Some top executives have addressed the issue directly.
Earlier this month, LVMH Chief Financial Officer Jean Jacques Guiony said that he was “not particularly worried or concerned with the recent announcement.”
“We don’t see any reason to believe that this could be detrimental to the upper middle class, affluent class that is the bulk of our customer base,” he told analysts. “Therefore, this seems to us not to be negative — if not positive.”
Last week, Nicolas Hieronimus, CEO of L’Oreal, which owns brands such as Giorgio Armani Beauty and Lancôme, also weighed in.
“We remain very confident for China,” he said on a corporate sales call, adding that the “common prosperity” pledge would likely help make the country’s middle class “wealthier and bigger, [which] is very positive for us.”
A sensitive subject
Industry observers, though, have good reason to worry.
Less than a decade ago, the luxury industry was hit hard by a massive anti-corruption drive in China. The government stamped out any sign of lavish spending among officials, including on luxury goods.
The campaign, rolled out by Xi in 2012, had a dramatic impact on the sector. In 2013, mainland China’s luxury market grew just 2%, compared to 7% the previous year, according to Bain.
Some fashion brands were eschewed as shoppers looked for less conspicuous logos or designs. People “don’t want to just walk around with big LVs anymore,” Patricia Pao, CEO of the Pao Principle, a consultant for luxury brands in China, told CNN at the time.
Premium liquor brands, such as baijiu maker Kweichow Moutai, also saw sales drop off significantly. The company later said that the campaign led to “unprecedented pressure” on the alcohol industry.
The sector is still facing regulatory concerns, and was recently hit by a sell-off in shares.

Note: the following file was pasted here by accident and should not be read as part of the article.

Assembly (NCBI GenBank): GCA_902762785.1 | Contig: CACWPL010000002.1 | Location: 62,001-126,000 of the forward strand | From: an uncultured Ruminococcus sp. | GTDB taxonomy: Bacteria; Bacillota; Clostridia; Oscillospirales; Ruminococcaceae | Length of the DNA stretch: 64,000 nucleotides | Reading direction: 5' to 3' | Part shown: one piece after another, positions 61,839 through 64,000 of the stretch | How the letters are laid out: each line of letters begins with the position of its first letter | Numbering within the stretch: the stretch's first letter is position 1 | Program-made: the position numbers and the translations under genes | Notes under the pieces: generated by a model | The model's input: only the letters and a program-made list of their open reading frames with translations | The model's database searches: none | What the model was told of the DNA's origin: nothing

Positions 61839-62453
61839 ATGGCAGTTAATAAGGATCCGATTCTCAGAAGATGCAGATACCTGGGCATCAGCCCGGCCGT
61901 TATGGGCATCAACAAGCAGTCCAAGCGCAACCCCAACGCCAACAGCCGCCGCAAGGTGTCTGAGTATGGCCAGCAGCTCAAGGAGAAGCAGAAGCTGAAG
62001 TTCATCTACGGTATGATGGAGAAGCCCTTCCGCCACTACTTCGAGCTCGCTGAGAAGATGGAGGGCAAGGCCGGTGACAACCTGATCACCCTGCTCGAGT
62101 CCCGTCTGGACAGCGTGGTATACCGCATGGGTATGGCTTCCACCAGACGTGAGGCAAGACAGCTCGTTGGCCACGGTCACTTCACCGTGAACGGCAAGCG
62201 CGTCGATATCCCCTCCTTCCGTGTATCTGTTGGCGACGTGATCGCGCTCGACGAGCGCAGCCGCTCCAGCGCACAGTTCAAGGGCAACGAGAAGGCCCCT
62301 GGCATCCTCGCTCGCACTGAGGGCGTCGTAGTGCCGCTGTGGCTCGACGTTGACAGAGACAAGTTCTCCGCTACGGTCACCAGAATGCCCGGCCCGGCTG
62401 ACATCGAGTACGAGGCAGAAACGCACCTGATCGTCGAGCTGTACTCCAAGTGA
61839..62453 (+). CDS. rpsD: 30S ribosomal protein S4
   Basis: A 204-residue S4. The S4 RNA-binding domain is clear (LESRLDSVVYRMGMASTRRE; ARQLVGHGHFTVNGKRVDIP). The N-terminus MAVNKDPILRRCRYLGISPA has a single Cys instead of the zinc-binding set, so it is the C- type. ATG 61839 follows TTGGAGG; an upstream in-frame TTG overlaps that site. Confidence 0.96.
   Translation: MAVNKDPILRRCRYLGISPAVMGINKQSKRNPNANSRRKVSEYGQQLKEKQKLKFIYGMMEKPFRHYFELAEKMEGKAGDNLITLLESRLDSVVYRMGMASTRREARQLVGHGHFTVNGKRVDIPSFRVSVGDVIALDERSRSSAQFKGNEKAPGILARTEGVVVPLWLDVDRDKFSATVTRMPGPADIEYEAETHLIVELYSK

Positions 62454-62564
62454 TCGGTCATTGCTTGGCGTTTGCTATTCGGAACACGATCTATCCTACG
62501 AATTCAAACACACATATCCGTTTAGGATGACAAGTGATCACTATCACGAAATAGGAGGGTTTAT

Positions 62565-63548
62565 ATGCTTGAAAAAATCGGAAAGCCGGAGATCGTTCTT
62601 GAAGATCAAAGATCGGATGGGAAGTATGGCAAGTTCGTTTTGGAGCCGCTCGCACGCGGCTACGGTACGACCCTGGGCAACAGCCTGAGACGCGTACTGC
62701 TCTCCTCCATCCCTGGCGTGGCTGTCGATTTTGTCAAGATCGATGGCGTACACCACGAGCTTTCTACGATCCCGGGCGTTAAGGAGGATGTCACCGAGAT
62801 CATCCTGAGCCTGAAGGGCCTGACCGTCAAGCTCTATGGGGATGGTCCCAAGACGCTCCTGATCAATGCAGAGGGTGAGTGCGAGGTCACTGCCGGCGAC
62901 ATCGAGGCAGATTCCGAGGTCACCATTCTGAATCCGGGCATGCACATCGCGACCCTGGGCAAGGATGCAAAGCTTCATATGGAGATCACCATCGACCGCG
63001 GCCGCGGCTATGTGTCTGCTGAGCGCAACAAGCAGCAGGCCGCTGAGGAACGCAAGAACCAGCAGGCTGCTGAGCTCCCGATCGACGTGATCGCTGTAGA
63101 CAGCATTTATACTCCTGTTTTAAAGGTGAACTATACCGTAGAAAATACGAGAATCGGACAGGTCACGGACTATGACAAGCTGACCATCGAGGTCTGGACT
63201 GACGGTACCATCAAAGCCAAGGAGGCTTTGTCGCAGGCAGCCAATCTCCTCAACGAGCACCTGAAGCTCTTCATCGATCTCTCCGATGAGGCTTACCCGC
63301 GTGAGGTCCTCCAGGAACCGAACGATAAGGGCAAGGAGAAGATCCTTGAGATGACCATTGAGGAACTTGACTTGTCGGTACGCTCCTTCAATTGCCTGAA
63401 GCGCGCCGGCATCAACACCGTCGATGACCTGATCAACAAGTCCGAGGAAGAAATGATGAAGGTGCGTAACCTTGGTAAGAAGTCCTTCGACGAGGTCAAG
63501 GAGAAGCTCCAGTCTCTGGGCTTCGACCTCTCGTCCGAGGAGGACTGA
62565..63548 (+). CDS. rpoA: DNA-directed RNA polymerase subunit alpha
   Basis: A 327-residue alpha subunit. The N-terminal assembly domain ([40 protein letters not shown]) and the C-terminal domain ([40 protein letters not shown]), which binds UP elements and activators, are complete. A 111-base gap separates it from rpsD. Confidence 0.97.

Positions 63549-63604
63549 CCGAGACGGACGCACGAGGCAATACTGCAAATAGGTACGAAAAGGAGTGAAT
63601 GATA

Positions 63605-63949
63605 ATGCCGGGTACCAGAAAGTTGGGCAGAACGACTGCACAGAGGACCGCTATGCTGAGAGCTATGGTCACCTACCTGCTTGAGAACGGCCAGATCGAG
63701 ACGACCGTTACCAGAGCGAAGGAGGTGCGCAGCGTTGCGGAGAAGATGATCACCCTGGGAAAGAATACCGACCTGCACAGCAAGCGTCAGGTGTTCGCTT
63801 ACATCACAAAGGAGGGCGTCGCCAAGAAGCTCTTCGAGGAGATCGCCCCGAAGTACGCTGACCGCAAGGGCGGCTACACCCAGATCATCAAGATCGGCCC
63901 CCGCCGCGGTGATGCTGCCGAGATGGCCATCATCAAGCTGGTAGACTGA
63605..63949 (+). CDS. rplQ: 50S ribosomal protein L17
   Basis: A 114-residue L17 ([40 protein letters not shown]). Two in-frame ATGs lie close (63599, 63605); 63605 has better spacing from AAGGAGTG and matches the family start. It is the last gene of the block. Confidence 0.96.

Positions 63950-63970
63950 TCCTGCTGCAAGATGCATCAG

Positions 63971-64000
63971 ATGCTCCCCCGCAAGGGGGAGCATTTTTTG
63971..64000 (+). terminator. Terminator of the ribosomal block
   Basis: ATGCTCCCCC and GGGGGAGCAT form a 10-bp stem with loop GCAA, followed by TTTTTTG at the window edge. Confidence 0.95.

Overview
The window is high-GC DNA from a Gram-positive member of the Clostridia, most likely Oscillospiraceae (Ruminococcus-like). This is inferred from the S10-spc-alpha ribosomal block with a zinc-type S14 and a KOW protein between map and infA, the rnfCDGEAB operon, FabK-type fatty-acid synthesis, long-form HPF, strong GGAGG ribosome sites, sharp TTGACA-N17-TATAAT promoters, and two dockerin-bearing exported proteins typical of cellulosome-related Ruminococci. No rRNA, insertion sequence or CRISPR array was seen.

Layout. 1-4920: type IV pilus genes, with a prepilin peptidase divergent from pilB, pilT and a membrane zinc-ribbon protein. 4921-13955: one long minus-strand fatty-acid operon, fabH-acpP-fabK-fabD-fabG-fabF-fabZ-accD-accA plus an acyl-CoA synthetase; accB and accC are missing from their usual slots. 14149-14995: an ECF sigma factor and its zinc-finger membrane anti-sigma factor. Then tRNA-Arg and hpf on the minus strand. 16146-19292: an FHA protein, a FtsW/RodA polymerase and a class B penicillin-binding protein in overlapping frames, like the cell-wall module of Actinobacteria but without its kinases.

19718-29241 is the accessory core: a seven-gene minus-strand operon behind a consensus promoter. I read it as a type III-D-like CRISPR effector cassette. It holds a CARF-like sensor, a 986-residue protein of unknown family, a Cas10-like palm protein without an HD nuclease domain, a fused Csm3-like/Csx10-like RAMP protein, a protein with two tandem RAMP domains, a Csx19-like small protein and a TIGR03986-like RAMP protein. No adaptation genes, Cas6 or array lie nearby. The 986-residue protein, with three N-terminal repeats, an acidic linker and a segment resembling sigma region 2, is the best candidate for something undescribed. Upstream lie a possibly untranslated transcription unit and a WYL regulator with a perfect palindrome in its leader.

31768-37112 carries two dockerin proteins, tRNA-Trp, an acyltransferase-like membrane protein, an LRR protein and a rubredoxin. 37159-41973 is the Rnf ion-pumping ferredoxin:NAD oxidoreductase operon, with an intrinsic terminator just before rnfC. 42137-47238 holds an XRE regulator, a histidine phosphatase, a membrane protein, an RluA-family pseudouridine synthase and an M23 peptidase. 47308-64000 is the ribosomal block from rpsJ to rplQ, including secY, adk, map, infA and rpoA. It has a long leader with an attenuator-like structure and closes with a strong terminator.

During the 2012 anti-corruption crusade, swanky hotels suffered, too, as officials called off banquets and conferences. Some five-star hotels at the time even asked to drop down a star, in hopes that the lower ratings would allow them to appear less opulent and retain business, Chinese state media reported.
It doesn’t help that businesses ranging from the booming tech sector to private education in China have lately been targeted with another crackdown, which has spilled over into the entertainment and live-stream shopping industries.
Pusz, the UBS analyst, said that may have contributed to some unease.
“Because obviously there has been quite a bit of news flow in the market about several other industries being impacted by various measures of the Chinese government, I think there was a bit of anticipation from people, [like]: ‘Okay, what if luxury comes next?’” she said.
Times have changed
Some analysts, though, think this crackdown could be different.
According to the latest estimates from Bain, shoppers in China account for 35% of all luxury sales worldwide. By 2025, the firm suggests that could shoot up to nearly 50%.
Bruno Lannes, a partner with Bain’s consumer products and retail practices who is based in Shanghai, said his firm isn’t changing its forecasts because of the “common prosperity” pledge.
“It’s too early to say, but there is no real indication that this has a major impact, I think, on the brands,” he told CNN Business.
Lannes expects the latest policy could have a “neutral” or “positive” effect on luxury consumption, particularly if incomes grow across the country as a result.
“I think it’s very different from what happened [with] the anti-corruption campaign back then,” he added.
Previously, many luxury brands in China were driven by the tradition of executives or officials giving or receiving gifts, which was a huge target of the campaign, Lannes noted. Now, consumption is largely “by people who consume for themselves or for their relatives,” he said.
Some consumers may already be starting to hold back on spending, however.
According to LookLook, a consumer research firm that works with luxury brands, 1 in 10 respondents to a recent survey of 100 luxury buyers in China cited the government crackdown on excessive shows of wealth as a reason they were not spending as much these days.
One participant of the study, which was released in September, cited a desire to not “attract unwanted attention,” according to LookLook CEO Malinda Sanna.
“We’ve never heard that before,” she said. “I think the demand is definitely still there, but they’re being cautious.”
— Laura He contributed to this report.